Director: Neil Burger
Rating: ** (2.5 out of 5)
Novelist Veronica Roth was just 22 years old when she published Divergent, the first of a sci-fi trilogy featuring a young heroine named Beatrice Prior. The author’s timing couldn’t have been better. The young adult genre had just become the “It” thing in Hollywood, and studios were falling over each other to replicate the commercial success of Twilight and The Hunger Games. It didn’t take long for Summit Entertainment to scoop up Roth’s novel and turn it into the next big franchise.
|Divergent by Neil Burger|
Directed by little known Neil Burger, Divergent tells the coming-of-age story of a teenage girl who uses both brains and brawn to take on an evil system. If that makes Beatrice sound like The Hunger Games’ Katniss Everdeen, that’s because the novel is largely derivative of Suzanne Collins’ work. The plot is flimsy and the mythology shaky. It goes something like this: in the post-apocalyptic future, circa 2114, survivors have been divided into five factions based on skills and personality types – Erudite (the smart), Amity (the peaceful), Dauntless (the brave), Candor (the truthful) and Abnegation (the selfless who live in spartan houses furnished by Muji) – all in an effort to maintain a social balance. Roth must have plugged these words right out of an SAT vocabulary list.
You may wonder: How about people who don’t fit neatly into one of the five pigeon holes? Well, that’s exactly what happens to our young heroine. When Beatrice turns 16, she takes an aptitude test like every other 16-year-old (another allusion to the SAT) and is diagnosed “inconclusive.” Misfits like Beatrice – also known as “Divergents” – are deemed a threat to the social order and must be eliminated. To hide her true identity, Beatrice joins the Dauntless brotherhood as a trainee and goes through a grueling boot camp where she falls in love with handsome instructor Four (played by Theo James).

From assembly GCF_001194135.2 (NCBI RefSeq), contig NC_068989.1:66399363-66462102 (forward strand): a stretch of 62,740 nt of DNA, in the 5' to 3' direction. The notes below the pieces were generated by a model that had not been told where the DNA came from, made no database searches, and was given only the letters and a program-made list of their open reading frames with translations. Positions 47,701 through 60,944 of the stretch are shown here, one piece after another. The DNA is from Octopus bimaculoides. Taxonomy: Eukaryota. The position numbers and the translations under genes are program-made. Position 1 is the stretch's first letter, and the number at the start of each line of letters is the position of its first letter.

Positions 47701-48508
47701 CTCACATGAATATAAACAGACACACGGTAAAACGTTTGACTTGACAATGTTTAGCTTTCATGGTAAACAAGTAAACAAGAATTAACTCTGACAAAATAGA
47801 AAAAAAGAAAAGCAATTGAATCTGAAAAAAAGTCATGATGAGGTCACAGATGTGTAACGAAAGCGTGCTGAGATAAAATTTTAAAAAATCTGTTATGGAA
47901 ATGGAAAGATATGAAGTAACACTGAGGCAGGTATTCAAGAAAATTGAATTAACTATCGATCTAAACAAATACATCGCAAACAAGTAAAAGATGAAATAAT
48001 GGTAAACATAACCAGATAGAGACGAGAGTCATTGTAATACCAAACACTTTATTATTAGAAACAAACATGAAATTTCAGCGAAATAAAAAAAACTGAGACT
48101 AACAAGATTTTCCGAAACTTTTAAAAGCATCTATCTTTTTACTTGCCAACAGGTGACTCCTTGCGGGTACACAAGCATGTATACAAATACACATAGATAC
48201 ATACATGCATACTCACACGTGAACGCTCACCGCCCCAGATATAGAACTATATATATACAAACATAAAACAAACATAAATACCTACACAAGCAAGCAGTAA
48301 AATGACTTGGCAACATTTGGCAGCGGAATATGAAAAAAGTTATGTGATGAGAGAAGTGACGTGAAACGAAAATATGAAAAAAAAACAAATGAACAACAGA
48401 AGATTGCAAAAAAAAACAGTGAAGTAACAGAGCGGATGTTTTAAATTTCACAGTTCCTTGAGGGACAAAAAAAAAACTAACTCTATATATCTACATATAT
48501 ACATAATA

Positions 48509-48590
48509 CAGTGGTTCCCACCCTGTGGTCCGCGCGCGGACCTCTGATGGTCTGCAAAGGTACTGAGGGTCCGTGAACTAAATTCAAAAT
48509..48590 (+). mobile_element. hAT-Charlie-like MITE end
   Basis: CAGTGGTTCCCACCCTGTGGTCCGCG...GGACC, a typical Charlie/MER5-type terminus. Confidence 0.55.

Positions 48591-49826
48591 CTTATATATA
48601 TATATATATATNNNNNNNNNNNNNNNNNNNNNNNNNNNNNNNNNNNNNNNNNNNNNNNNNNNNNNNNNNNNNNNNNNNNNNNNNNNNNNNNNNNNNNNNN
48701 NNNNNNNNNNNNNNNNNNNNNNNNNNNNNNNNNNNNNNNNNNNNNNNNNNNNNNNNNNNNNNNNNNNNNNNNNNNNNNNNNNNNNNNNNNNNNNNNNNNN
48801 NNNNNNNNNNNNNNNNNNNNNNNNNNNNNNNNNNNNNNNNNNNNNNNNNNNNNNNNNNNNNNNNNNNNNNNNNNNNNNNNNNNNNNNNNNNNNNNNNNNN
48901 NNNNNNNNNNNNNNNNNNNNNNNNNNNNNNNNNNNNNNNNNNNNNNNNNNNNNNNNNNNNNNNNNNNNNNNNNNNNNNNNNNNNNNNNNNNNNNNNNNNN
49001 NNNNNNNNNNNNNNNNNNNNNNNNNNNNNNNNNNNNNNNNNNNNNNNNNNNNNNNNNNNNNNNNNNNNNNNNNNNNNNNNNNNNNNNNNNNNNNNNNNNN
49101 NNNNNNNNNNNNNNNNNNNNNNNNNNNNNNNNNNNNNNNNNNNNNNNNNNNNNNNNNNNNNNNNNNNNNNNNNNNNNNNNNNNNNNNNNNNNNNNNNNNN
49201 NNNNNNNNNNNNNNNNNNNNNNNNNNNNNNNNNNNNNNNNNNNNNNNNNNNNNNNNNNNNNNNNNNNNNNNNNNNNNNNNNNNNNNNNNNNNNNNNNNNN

|Veronica Roth's trilogy|
The movie would have been unwatchable if it weren’t for Shaliene Woodley, best known for her break-out role in The Descendants. Woodley's tremendous talent saves the film but the actress is hamstrung by both the farfetched story and her co-star Theo James. Dull and robotic, the British heartthrob possesses only one facial expression and is much more suited for an Abercrombie & Fitch catalogue than the big screen. He appears more interested in posing for the camera than playing his part. There is so little chemistry between Beatrice and Four that the kiss scene elicits a collective cringe from the audience.
The strong supporting cast is worth a mention. Ashley Judd gives a heartfelt performance playing Beatrice’s gritty mother and contributes to the few bright spots in the movie. Kate Winslet is a curious choice for the villain-in-chief Jeanine but she pulls it off with gravitas. The last time audiences saw a female dystopian despot was in Elysium, starring an unbelievably bad and almost speech-impaired Jodi Foster. It is no accident that the baddy Jeanine is the leader of Erudite, as religious conservatives (such as Veronica Roth) often regard intellectualism as a dangerous threat to both their faith and society at large.
If you refrain from thinking, Divergent makes for passable, though entirely formulaic and forgettable, escapist entertainment. Any attempt to analyze the story will leave you confused and offended. The in-your-face message to celebrate individuality and denounce conformity panders to the teenage audience but does little for the average grown-up. But none of that will stop the studio from going forward with the sequels Insurgent and Allegiant. Thankfully, Summit Entertainment recently announced that it will neither hire Neil Burger back nor split the last installment into two full-length movies, a convention started by Harry Potter and followed by Twilight and The Hunger Games. At least there’s some good news.